- Digital Archive
- The Chicano Moratorium Map
Music, Film, and Audio Recordings
Please note, access to these films, audio, and other media formats are being given for educational purposes only. For permission to use or distribute, please contact the original artists and/or copyright holders, who may or may not be the UCLA Chicano Studies Research Center.
"On August 29, 1970, a "Chicano Moratorium" against the war in Vietnam was held in East L.A. Loyola-Marymount film student Tom Myrdahl shot this documentary, capturing the events that unfolded as law enforcement and protesters clashed in and around Laguna Park. This film has not been seen in nearly 40 years. Tom, who is still a working cameraman in Los Angeles, is putting this historic film on the web as a tribute to the brave citizens of East L.A. who came together 40 years ago to voice their dissent against the Vietnam War."
- KCET Artbound- La Raza, 2018
“In East Los Angeles during the late 1960s and 1970s, a group of young activists used creative tools like writing and photography as a means for community organizing, providing a platform for the Chicano Movement in the form of the bilingual newspaper/magazine La Raza. In the process, the young activists became artists themselves and articulated a visual language that shed light on the daily life, concerns, and struggles of the Mexican-American experience in Southern California and provided a voice to the Chicano Rights Movement” (KCET.Org).
Directed by David Garcia and produced by Moctesuma Esparza, 1970. ©All rights reserved. Access to this film is being given for educational purposes only.
This film examines the life and mysterious death of pioneering journalist Ruben Salazar. At the heart of the story is Salazar's transformation from a mainstream, middle-of-the-road reporter to a supporter and primary chronicler of the radical Chicano movement of the late 1960s. (Directed by Phillip Rodriguez, 2014. Available on Kanopy thru the Los Angeles Public Library)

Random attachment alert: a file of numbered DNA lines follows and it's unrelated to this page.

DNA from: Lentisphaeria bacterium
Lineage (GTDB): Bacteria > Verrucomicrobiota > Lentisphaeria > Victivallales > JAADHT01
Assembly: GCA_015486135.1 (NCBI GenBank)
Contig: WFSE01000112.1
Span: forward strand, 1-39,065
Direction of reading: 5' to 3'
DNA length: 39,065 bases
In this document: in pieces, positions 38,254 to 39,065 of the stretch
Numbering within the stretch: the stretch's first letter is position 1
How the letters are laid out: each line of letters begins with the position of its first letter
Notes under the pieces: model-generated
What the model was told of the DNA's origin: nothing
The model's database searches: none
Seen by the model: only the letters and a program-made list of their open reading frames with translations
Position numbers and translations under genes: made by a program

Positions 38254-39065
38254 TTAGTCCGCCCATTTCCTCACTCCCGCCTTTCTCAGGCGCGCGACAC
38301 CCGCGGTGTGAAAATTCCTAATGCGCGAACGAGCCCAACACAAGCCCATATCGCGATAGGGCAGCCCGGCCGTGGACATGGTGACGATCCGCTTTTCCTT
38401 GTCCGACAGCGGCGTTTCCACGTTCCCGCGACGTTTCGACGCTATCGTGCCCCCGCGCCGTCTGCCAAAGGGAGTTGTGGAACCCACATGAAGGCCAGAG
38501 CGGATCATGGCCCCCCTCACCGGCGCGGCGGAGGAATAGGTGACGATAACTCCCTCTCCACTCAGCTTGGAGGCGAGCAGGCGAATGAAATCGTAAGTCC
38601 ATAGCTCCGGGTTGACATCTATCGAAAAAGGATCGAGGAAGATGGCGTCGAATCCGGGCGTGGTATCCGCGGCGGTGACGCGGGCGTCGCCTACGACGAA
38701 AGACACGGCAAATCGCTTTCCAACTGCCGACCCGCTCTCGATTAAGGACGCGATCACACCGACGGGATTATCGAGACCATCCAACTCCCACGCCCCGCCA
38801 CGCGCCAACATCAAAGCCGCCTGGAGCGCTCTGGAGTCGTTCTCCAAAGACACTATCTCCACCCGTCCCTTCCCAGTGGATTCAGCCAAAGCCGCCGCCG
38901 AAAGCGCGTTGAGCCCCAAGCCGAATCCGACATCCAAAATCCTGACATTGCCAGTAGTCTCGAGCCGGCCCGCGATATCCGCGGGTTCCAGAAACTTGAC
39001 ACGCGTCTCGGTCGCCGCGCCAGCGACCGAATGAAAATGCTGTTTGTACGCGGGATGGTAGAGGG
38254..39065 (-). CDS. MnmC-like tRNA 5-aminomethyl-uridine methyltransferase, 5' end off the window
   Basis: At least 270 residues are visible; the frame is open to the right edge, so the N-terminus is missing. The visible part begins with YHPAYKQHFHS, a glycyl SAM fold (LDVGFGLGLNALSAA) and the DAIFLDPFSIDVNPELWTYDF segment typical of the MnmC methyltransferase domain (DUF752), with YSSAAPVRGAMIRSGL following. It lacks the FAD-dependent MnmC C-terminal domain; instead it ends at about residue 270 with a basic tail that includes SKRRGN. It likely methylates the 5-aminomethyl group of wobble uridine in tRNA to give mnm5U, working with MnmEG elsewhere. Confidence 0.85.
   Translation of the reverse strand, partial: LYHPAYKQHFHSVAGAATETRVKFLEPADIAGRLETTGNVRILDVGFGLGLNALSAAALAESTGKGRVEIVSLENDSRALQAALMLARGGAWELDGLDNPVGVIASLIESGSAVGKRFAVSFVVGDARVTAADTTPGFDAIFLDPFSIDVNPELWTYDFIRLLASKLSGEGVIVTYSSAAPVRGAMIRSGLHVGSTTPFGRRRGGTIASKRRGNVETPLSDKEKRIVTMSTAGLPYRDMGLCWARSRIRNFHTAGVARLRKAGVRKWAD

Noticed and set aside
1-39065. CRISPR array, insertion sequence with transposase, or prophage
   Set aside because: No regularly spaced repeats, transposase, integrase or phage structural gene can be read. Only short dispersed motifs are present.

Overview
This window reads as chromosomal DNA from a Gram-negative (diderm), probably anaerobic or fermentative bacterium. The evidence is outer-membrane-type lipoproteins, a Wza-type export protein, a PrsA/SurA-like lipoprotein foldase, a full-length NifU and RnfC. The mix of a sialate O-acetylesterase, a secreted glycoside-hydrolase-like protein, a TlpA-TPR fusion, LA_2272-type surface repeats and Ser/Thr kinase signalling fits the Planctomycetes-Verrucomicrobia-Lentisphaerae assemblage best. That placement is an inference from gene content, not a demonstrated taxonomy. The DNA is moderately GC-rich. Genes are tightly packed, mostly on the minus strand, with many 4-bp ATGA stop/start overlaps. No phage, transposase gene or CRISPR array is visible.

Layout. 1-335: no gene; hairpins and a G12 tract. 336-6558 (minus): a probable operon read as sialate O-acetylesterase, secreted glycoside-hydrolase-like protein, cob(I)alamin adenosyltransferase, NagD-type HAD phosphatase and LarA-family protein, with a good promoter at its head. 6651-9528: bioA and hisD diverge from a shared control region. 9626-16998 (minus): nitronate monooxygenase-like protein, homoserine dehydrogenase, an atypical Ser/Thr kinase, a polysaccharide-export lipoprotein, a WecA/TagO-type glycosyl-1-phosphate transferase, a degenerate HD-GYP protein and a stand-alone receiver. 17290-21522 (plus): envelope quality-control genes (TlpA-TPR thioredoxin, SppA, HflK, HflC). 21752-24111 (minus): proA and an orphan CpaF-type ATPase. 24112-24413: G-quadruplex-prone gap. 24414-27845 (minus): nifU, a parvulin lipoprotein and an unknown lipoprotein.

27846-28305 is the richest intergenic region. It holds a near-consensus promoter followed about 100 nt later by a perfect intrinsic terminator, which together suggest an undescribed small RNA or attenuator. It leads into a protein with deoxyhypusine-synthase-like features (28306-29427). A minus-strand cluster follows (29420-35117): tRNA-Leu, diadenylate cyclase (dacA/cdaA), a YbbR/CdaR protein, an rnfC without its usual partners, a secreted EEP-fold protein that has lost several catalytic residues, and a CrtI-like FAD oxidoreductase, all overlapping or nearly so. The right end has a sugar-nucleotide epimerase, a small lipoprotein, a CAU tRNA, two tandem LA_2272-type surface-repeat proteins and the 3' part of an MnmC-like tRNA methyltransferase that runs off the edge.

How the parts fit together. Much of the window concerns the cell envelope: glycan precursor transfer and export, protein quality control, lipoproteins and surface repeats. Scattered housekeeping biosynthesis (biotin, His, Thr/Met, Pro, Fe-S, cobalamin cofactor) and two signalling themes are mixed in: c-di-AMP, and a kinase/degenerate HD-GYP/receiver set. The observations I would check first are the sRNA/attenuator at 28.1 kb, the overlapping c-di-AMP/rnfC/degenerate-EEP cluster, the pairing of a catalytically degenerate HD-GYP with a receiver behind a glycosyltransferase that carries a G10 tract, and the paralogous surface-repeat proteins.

This genre-defying film introduces the radical Chicano lawyer, author and counter-cultural icon, Oscar Zeta Acosta. Acosta was the basis for Dr. Gonzo in "Fear and Loathing in Las Vegas," written by his friend, the Hunter S. Thompson.
Channeling the psychedelic 60's and the irreverence of "Gonzo" journalism, THE RISE AND FALL OF THE BROWN BUFFALO shows Acosta's evolution playing out against the backdrop of a society in turmoil. From his origins in rural California to his stint as a Baptist missionary in Panama to his radicalization in the Chicano movement of the late '60s, and finally, to his mysterious disappearance off the coast of Mexico in 1974, the film offers a complex vision of a Chicano icon who was emblematic of a generation, and yet totally unique in so many ways. Executive Produced by Benicio Del Toro. (Directed by Phillip Rodriguez, 2018. Available on Kanopy thru the Los Angeles Public Library)
This four-part landmark documentary series now a classic for Mexican American history of the U.S., chronicles the struggle for equality and social justice of the Mexican American community in the United States from 1965 to 1975. Produced from Austin Texas by Galan Productions, Inc. It features the Chicano land struggle, Cesar Chavez and the UFW, the Los Angeles High School Walk-outs and the creation of the political party La Raza Unida. (Directed by Hector Galan, 1995. Available on Kanopy thru the Los Angeles Public Library)
Both records were made in response to the tragic death of the award-winning journalist Ruben Salazar. He died under questionable circumstances while covering the events at the Chicano Moratorium protest march on August 29, 1970.
Lalo Guerrero (December 24, 1916 - March 17, 2005) was a Mexican American guitarist, singer, and farm labor activist, best known for his strong influence on later Chicano-Latino musical artists, earning him the title father of Chicano music. - Wikipedia